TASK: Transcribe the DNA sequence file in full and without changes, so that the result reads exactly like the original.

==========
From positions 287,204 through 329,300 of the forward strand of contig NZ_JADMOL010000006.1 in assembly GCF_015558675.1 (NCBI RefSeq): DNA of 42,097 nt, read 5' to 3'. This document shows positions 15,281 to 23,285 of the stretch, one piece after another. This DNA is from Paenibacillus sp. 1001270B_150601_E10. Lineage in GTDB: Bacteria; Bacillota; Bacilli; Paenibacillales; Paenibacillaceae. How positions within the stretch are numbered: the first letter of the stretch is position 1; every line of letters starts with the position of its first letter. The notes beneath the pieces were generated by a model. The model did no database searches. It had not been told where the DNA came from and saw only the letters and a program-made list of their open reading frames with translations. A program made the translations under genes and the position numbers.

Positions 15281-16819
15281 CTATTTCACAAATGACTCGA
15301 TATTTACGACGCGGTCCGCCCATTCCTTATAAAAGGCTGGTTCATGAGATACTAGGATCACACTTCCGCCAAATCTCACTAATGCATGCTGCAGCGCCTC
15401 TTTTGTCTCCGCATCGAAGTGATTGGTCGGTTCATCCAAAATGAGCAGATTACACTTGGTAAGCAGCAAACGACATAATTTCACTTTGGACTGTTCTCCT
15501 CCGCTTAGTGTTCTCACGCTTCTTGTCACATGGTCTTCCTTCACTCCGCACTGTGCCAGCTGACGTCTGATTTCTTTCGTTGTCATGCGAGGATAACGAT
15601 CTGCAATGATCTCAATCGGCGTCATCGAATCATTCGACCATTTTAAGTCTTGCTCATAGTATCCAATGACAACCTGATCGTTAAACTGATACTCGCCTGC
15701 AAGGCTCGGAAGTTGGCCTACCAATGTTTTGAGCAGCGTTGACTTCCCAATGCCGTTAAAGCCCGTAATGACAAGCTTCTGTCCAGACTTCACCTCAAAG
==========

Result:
From positions 287,204 through 329,300 of the forward strand of contig NZ_JADMOL010000006.1 in assembly GCF_015558675.1 (NCBI RefSeq): DNA of 42,097 nt, read 5' to 3'. This document shows positions 15,281 to 23,285 of the stretch, one piece after another. This DNA is from Paenibacillus sp. 1001270B_150601_E10. Lineage in GTDB: Bacteria; Bacillota; Bacilli; Paenibacillales; Paenibacillaceae. How positions within the stretch are numbered: the first letter of the stretch is position 1; every line of letters starts with the position of its first letter. The notes beneath the pieces were generated by a model. The model did no database searches. It had not been told where the DNA came from and saw only the letters and a program-made list of their open reading frames with translations. A program made the translations under genes and the position numbers.

Positions 15281-16819
15281 CTATTTCACAAATGACTCGA
15301 TATTTACGACGCGGTCCGCCCATTCCTTATAAAAGGCTGGTTCATGAGATACTAGGATCACACTTCCGCCAAATCTCACTAATGCATGCTGCAGCGCCTC
15401 TTTTGTCTCCGCATCGAAGTGATTGGTCGGTTCATCCAAAATGAGCAGATTACACTTGGTAAGCAGCAAACGACATAATTTCACTTTGGACTGTTCTCCT
15501 CCGCTTAGTGTTCTCACGCTTCTTGTCACATGGTCTTCCTTCACTCCGCACTGTGCCAGCTGACGTCTGATTTCTTTCGTTGTCATGCGAGGATAACGAT
15601 CTGCAATGATCTCAATCGGCGTCATCGAATCATTCGACCATTTTAAGTCTTGCTCATAGTATCCAATGACAACCTGATCGTTAAACTGATACTCGCCTGC
15701 AAGGCTCGGAAGTTGGCCTACCAATGTTTTGAGCAGCGTTGACTTCCCAATGCCGTTAAAGCCCGTAATGACAAGCTTCTGTCCAGACTTCACCTCAAAG